The Edmonton Police Service will test a novel technology that processes DNA samples in a couple of hours instead of the days or weeks often required by conventional laboratories.
The Forensic Services Branch will take part in a 90-day pilot project with ANDE Corporation, the Colorado-based DNA-testing company said in a news release Wednesday.
ANDE’s rapid DNA identification systems are automated machines designed to interpret biological samples without the need for a qualified technician.
The microwave-sized machines can analyze a cheek swab or blood sample in about 90 minutes, allowing investigators to test whether a suspect is tied to a crime minutes after their arrest.
The speed of the process is “changing the paradigm for law enforcement,” the company said. It said the technology will stand up to scrutiny in court.
“Although the processing steps and data interpretation in the Rapid DNA system are essentially identical to those used in conventional labs, with Rapid DNA, the samples are processed and the resulting data interpreted automatically,” the company said in a statement.
“The DNA ID is based on the size of approximately 20 fragments of ‘junk DNA’ and does not reveal information about an individual’s appearance or medical or behavioural conditions. This level of privacy removes human bias, delivering objective information to inform investigations.”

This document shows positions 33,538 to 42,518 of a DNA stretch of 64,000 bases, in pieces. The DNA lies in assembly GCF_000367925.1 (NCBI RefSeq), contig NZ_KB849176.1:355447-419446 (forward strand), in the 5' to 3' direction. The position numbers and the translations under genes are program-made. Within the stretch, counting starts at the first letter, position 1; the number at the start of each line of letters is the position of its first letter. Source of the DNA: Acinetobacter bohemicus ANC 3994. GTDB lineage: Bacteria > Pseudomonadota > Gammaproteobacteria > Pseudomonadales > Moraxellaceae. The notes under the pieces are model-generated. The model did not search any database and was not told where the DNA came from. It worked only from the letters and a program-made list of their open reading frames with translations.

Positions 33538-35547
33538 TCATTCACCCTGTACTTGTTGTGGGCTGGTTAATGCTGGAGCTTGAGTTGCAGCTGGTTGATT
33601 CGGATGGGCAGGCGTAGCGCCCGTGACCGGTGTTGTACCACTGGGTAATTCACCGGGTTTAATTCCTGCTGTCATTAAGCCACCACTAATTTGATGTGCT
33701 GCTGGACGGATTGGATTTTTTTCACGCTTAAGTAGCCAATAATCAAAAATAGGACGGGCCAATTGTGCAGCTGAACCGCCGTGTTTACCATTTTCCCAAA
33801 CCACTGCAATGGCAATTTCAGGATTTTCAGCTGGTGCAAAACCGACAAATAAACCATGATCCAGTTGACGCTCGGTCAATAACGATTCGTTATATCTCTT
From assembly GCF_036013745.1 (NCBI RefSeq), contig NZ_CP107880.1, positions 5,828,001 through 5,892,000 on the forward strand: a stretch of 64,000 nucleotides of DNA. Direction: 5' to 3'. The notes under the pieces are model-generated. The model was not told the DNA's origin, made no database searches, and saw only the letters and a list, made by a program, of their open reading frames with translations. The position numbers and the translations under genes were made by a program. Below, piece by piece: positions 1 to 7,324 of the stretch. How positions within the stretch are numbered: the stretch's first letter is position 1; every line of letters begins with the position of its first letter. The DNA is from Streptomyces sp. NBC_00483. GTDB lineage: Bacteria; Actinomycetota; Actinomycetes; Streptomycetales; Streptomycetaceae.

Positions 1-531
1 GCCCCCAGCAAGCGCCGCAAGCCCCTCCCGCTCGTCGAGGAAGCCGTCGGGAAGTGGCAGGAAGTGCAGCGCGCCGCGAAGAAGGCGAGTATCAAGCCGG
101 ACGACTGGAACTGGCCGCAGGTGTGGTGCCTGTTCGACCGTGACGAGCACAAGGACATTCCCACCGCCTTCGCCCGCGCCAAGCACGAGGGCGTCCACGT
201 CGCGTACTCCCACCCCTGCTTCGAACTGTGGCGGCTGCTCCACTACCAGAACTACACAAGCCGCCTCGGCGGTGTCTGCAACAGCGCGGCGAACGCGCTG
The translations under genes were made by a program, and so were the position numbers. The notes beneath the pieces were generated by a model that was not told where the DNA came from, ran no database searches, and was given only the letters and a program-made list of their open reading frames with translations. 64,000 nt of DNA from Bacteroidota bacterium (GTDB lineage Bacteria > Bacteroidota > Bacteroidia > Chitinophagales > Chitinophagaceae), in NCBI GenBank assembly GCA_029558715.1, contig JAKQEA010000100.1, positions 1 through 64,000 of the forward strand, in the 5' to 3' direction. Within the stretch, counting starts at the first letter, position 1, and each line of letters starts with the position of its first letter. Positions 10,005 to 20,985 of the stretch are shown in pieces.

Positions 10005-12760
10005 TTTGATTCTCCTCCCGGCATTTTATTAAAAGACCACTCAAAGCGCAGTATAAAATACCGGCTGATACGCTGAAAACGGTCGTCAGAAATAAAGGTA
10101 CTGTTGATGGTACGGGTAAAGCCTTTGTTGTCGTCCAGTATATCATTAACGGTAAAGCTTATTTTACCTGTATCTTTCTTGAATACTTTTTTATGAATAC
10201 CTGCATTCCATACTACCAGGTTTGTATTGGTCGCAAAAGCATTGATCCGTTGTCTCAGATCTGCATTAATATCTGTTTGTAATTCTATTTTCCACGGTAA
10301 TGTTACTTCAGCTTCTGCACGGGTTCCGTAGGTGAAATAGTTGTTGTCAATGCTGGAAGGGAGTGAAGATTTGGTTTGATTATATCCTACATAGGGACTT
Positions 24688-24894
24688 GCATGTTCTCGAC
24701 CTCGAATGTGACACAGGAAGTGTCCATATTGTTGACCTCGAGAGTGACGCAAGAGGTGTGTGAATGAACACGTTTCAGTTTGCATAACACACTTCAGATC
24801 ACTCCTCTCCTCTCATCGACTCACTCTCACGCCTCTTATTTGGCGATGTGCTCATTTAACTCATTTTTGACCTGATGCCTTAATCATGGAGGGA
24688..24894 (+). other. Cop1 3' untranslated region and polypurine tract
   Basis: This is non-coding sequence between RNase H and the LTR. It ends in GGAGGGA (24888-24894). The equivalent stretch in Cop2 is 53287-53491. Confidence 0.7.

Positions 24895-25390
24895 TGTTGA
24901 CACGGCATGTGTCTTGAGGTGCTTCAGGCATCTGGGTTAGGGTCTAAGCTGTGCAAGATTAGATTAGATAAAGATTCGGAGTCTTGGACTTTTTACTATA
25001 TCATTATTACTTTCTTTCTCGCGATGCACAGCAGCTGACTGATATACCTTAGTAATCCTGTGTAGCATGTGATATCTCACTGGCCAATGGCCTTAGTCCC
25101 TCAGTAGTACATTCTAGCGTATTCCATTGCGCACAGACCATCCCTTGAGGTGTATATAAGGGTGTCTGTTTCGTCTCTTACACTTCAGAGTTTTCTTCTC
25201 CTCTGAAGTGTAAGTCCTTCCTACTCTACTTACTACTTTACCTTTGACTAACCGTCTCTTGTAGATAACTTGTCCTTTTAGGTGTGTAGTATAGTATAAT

Law enforcement agencies across the United States are already using the technology to identify suspects, solve cold cases and identify disaster victims.
This year Kentucky became the first state to use Rapid DNA for solving rape cases. The technology also helped identify victims of the 2018 Paradise, Calif., wildfire and the deadly Conception dive boat fire off the coast of Santa Cruz, Calif., in September 2019.
The Department of Homeland Security plans to begin using the technology later this year to vet the identity and kinship claims of refugees and immigrants, ANDE says on its website.
Rapid DNA technology has not been without controversy. Critics have suggested the technology requires more scientific testing. Others have warned that ever-expanding DNA databases pose a threat to individual privacy.
EPS will be the first police service in Canada to use the company’s rapid DNA identification machines, ANDE said.
“Policing as a whole is transforming, and a significant component to our strategy is leveraging technologies that can create immediate value and impact,” EPS Chief Dale McFee said in the company’s news release.
“We are pleased to be piloting the use of Rapid DNA for a public safety mission here in Canada, and we are looking forward to the results of this trial.”
Insp. Devin Laforce said the police service has watched the development of Rapid DNA over the past several years, “and we now need to see how it actually works in real life conditions.
“It is important that we do what we can to solve crime, and tools like this can make a difference.”